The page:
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Clinical Chemistry and Laboratory Medicine (CCLM)

Published in Association with the European Federation of Clinical Chemistry and Laboratory Medicine (EFLM)

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Exhaled breath analysis for early cancer detection: principle and progress in direct mass spectrometry techniques

1Department of Chemistry, Université de Montréal, Montréal, QC, Canada

Corresponding author: Koffi Badjagbo, Department of Chemistry, Université de Montréal, CP 6128 Centre-ville, Montréal, H3C 3J7, QC, Canada Phone: +1 514 343-6111 ext. 3921

Citation Information: Clinical Chemistry and Laboratory Medicine. Volume 50, Issue 11, Pages 1893–1902, ISSN (Online) 1437-4331, ISSN (Print) 1434-6621, DOI: 10.1515/cclm-2012-0208, May 2012

Publication History

Published Online:


Volatile biomarker analysis in exhaled breath is becoming one of the desirable strategies for cancer detection because it may offer a relatively inexpensive, rapid, and non-invasive screening method for early diagnosis. Breath analysis has attracted a considerable amount of scientific and clinical interest over the past decade. However, breath is not yet used for routine medical diagnostic purposes. Challenges faced in the development of breath analysis for cancer diagnosis include developing techniques that can measure biomarkers in exhaled breath at ultratrace levels, providing definitive evidence for their presence and for the relationship between the proposed biomarker and the underlying condition. Various analytical methods are used for the detection of breath biomarkers. Gas chromatography-based methods which involve sample collection, analyte preconcentration, desorption, and separation steps are the most popular. However, direct-sampling mass spectrometry techniques have been proven more reliable for air analysis without prior sample pretreatment or chromatographic separation. This review focuses on the most commonly used direct mass spectrometry methods for the direct online analysis of endogenous cancer biomarkers in exhaled breath, with particular attention to principle of detection, method performance, advantages, shortcomings, recent advances, and applications within health-related studies for cancer biomarkers research. The principle behind the science of breath analysis for cancer diagnosis is also discussed.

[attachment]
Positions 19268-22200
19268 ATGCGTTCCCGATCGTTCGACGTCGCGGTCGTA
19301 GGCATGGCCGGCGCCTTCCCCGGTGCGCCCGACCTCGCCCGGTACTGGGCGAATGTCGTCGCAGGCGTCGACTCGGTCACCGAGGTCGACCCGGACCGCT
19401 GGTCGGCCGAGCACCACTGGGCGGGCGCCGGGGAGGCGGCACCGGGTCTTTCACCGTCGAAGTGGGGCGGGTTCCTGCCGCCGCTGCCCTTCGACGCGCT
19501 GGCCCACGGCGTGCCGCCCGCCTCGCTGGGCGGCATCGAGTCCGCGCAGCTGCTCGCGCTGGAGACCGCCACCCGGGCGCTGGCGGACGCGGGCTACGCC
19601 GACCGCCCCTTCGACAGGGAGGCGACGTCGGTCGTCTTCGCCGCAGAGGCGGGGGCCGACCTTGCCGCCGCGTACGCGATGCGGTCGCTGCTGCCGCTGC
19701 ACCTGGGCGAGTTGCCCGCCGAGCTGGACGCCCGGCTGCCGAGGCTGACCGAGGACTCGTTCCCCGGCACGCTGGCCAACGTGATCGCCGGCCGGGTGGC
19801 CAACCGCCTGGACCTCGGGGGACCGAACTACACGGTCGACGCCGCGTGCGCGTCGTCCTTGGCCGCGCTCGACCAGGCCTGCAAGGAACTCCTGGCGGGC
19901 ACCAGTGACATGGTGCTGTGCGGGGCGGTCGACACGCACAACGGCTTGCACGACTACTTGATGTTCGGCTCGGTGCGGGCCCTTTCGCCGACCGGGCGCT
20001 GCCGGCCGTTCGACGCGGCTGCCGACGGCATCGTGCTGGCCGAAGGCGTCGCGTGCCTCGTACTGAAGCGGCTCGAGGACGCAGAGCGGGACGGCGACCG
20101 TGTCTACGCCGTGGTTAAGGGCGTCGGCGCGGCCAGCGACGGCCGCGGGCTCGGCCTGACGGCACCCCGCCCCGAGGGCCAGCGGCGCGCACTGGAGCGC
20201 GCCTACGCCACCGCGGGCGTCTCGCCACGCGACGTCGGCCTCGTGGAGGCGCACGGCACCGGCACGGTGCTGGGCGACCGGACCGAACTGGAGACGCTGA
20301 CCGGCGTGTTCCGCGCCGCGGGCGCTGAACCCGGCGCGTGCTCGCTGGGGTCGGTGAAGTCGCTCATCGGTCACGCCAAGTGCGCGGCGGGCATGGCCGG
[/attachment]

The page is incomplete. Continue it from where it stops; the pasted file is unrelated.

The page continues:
Keywords: cancer; direct-sampling mass spectrometry; exhaled breath; proton transfer reaction mass spectrometry; selected ion flow tube mass spectrometry; volatile biomarker

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